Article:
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Puget Soundkeeper Alliance, Sierra Club v. Wheeler

United States District Court, W.D. Washington, Seattle

July 24, 2019

PUGET SOUNDKEEPER ALLIANCE, SIERRA CLUB, and IDAHO CONSERVATION LEAGUE, Plaintiffs,
v.
ANDREW WHEELER, [1] in his official capacity as Acting Administrator of the United States Environmental Protection Agency, and R.D. JAMES, [2] in his official capacity as Secretary of the Army for Civil Works, Defendants.

          ORDER REQUESTING ADDITIONAL BRIEFING

          JOHN C. COUGHENOUR UNITED STATES DISTRICT JUDGE

         This matter comes before the Court sua sponte. Having reviewed the summary judgment briefing of Plaintiffs (Dkt. Nos. 67, 83), Intervenors (Dkt. Nos. 72, 86), and Defendants (Dkt. Nos. 79, 87), the Court hereby ORDERS the parties to submit additional briefing addressing several issues, including why the Court should not stay this case.

         I. BACKGROUND

         A. The Clean Water Act

         The Clean Water Act of 1972 (the “CWA”), 33 U.S.C. §§ 1251-388, prohibits the discharge of pollutants into “navigable waters” absent compliance with the CWA's permitting requirements and other pollution prevention programs. 33 U.S.C. § 1311(a). Such programs include the § 404 National Pollutant Discharge Elimination System; the § 404 permitting program for discharges of dredged or fill material; and the § 311 oil spill prevention and response programs. See 33 U.S.C. §§ 1321, 1342, 1344.

         “Navigable waters” is defined as “the waters of the United States, including the territorial seas” (“WOTUS”). See 33 U.S.C. §§ 1251, 1321, 1342, 1344, 1362(7). Waste treatment systems were excluded from the definition of WOTUS, and following a notice-and-comment period, a 1980 rulemaking clarified the application of this exclusion as “only to manmade bodies of water which neither were originally created in waters of the United States (such as a disposal area in wetlands) nor resulted from the impoundment of waters of the United States.” Consolidated CWA Permit Regulations, 45 Fed. Reg. 33, 290, 33, 424 (May 19, 1980) (to be codified at 40 C.F.R pt. 122). This provision was intended to prevent polluters from using the waste treatment exclusion as a means of impounding WOTUS for waste disposal purposes. (Dkt. No. 33 at 9.) However, two months later, the U.S. Environmental Protection Agency (the “EPA”) suspended the limiting language (the “suspension”) without notice-and-comment in response to industry concerns, stating that “EPA intends promptly to develop a revised definition and to publish it as a proposed rule for public comment. At the conclusion of that rulemaking, EPA will amend the rule, or terminate the suspension.” Consolidated Permit Regulations, 45 Fed. Reg. 48, 620, 48, 620 (July 21, 1980) (to be codified at 40 C.F.R pt. 122).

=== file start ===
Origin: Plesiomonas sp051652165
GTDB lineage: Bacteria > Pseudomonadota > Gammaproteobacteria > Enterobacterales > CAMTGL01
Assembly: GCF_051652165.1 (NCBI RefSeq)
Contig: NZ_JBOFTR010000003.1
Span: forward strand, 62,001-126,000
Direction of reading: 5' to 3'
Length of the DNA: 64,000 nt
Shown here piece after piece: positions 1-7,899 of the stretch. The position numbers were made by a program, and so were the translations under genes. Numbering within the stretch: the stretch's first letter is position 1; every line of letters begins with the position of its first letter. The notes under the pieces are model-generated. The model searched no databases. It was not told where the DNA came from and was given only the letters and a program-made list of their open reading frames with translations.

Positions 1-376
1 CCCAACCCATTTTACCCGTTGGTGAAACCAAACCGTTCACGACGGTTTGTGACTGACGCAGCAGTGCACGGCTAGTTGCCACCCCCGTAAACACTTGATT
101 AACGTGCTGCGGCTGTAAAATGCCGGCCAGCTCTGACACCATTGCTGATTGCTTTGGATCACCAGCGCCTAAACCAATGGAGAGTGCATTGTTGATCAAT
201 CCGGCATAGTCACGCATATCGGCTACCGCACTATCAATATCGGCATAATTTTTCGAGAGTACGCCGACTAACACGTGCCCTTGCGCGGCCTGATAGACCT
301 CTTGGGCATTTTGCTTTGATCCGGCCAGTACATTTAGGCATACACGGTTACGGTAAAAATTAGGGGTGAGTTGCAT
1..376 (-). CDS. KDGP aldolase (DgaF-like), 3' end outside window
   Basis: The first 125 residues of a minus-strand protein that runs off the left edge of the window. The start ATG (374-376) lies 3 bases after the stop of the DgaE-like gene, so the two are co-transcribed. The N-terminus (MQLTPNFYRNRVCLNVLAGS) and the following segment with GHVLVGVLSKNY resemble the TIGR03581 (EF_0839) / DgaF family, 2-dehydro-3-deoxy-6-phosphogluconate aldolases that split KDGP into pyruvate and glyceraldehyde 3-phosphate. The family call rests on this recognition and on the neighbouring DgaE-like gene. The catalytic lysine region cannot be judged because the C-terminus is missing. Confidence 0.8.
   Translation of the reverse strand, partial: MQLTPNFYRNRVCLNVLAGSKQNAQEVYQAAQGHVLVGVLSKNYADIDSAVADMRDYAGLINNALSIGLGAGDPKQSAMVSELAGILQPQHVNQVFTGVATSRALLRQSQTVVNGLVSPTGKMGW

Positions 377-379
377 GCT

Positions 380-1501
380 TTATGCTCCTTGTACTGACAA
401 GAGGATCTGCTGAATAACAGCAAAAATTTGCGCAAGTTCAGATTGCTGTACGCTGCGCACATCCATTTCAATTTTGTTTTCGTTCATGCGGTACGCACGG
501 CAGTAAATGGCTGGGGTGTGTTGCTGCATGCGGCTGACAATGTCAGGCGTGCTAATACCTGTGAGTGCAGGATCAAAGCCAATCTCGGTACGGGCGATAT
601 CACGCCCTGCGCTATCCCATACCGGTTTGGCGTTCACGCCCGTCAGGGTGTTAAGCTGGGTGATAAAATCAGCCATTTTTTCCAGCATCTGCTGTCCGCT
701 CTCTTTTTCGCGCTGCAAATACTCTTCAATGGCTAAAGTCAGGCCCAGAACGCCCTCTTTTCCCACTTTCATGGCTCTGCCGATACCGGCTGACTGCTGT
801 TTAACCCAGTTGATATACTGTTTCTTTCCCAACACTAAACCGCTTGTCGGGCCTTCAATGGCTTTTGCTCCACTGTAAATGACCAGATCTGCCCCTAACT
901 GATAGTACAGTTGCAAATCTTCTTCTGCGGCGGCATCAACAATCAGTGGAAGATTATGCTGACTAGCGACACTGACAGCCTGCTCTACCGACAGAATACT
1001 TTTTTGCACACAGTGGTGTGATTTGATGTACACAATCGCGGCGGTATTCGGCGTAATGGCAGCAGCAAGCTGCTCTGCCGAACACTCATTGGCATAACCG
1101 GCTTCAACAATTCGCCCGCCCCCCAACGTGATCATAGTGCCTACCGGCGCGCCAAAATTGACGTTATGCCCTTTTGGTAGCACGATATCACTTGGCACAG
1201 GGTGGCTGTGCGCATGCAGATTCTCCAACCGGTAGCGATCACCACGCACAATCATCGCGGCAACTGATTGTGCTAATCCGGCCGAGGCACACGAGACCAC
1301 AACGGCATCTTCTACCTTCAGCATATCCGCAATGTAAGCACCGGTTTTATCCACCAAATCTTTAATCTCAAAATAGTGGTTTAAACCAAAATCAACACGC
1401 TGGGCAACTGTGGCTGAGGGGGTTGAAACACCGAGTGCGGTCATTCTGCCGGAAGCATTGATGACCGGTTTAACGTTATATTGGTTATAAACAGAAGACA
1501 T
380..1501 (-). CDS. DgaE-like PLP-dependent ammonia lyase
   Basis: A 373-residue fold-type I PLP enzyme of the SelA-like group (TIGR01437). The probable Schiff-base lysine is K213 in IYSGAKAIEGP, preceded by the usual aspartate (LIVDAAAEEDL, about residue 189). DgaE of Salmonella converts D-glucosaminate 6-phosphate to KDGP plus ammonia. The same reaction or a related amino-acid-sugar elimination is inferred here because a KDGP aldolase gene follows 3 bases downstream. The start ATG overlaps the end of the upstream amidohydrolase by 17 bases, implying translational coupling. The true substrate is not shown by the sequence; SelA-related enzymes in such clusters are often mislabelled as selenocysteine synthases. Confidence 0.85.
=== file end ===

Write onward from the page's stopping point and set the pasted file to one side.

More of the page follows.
In 1983, the EPA continued the suspension. CWA Environmental Permit Regulations, 48 Fed. Reg. 14, 146, 14, 157 n.1 (Apr. 1, 1983) (40 C.F.R. § 122.2). In 1984, the EPA issued a proposed waste treatment system exclusion, which was finalized in 1988 following a notice-and- comment period. CWA § 404 Program Definitions and Permit Exemptions, 53 Fed. Reg. 20764, 20764 (June 6, 1988) (to be codified at 40 C.F.R. pt. 232). In 1986, the Army Corps of Engineers (the “Corps”) published an updated WOTUS definition that maintained the suspension. Final Rule for Regulatory Programs of the Corps, 51 Fed. Reg. 41206, 41, 250 (Nov. 13, 1986) (33 C.F.R. § 328.3).